In apparent retaliation for Delta’s rapid expansion in Seattle-Tacoma, Alaska Airlines, in the space of just 10 days, is starting seven new routes from Delta’s hub at Salt Lake City. Celebrations for the airline’s new Los Angeles service were Disney-themed, with Mickey Mouse “ears” much in evidence. The airline’s other new routes from the Utah hub are Boise, Las Vegas, Portland, San Diego, San Francisco and San Jose.
While US carriers as a whole enjoyed a highly profitable 2013, the country’s two most profitable airlines (based on operating margin) according to Airline Weekly
were Allegiant Air (15.5%) and Alaska Airlines (12.4%). While Allegiant Air is very much a niche carrier which avoids competition with other carriers, Alaska Airlines (and its subsidiary Horizon Air) is more of a traditional carrier, with a major hub in Seattle-Tacoma and regular all year-round flights.
The airline has been consistently profitable in recent years and its passenger numbers passed 26 million for the first time in 2013. With a fleet of over 130 737s (Alaska Airlines) and over 50 Q400s (Horizon Air) the airline’s growth has been solid rather than spectacular in recent years.
Source: Alaska Airlines.
Alaska Airlines continues to expand its network from Seattle-Tacoma. On 12 June it began daily flights to New Orleans, a route of 3,360 kilometres. Next week will see the launch of daily flights to Tampa in Florida, a true transcontinental service of 4,060 kilometres.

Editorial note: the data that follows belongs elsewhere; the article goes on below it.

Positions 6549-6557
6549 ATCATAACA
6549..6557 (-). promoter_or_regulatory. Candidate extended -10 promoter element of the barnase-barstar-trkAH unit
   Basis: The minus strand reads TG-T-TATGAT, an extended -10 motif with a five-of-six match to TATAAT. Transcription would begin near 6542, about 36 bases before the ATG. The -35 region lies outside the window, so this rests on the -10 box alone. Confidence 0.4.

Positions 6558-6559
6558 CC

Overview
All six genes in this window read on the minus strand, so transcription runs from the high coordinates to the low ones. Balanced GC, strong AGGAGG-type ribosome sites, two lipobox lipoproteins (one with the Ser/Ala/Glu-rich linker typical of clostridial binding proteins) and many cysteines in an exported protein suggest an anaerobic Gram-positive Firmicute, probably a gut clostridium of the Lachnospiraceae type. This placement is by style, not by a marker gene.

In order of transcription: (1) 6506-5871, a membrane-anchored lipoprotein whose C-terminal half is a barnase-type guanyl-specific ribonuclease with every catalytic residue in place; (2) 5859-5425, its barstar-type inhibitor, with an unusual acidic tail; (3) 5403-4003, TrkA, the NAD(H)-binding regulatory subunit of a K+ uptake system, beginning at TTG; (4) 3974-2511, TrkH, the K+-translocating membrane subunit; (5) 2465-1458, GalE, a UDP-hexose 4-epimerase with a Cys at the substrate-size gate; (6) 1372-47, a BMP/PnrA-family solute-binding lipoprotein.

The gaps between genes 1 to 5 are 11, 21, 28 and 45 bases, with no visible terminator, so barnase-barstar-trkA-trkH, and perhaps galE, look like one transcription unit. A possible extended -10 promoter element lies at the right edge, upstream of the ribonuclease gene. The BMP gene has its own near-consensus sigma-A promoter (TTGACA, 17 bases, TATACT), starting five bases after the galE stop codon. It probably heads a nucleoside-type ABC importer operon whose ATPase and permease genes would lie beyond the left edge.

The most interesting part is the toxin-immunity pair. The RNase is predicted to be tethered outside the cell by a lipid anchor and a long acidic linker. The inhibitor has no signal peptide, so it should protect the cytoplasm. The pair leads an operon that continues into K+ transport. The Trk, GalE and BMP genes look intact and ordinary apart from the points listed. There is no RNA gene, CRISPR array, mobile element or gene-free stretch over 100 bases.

Seattle-Tacoma still dominates despite growing competition from Delta Air Lines
Alaska Airlines’ main base is at Seattle-Tacoma Airport, from where it operates a network of over 70 routes. Last November it added Colorado Springs and Omaha to its Seattle-Tacoma network, both routes operated daily with Q400s. The airline’s highest frequency routes from Seattle-Tacoma this August are Portland (164 weekly departures), Anchorage (131), Spokane (116) and Los Angeles (87).
The airline is coming under growing pressure in Seattle-Tacoma from Delta which wants to make the airport a major gateway for its Asian routes. However, the obvious plan of coming to an agreement with Alaska Airlines to provide short-haul feed for its long-haul routes has not proved appealing enough to the local carrier, and so Delta has rapidly been growing its short-haul network at the airport, overlapping significantly with Alaska Airlines.
Source: Innovata / Diio Mi for w/c 11 August 2014 and w/c 12 August 2013.
It is worth noting that the only airports among the airline’s top 12 which are seeing year-on-year cuts in seat capacity, are the airline’s three biggest airports in Alaska; Anchorage, which may soon be overtaken by Los Angeles as the airline’s third busiest airport, Juneau and Fairbanks.
Other new services the airline plans to launch this year include Seattle-Tacoma to Albuquerque, Detroit and Baltimore/Washington in September, as well as daily flights to Cancun starting in November.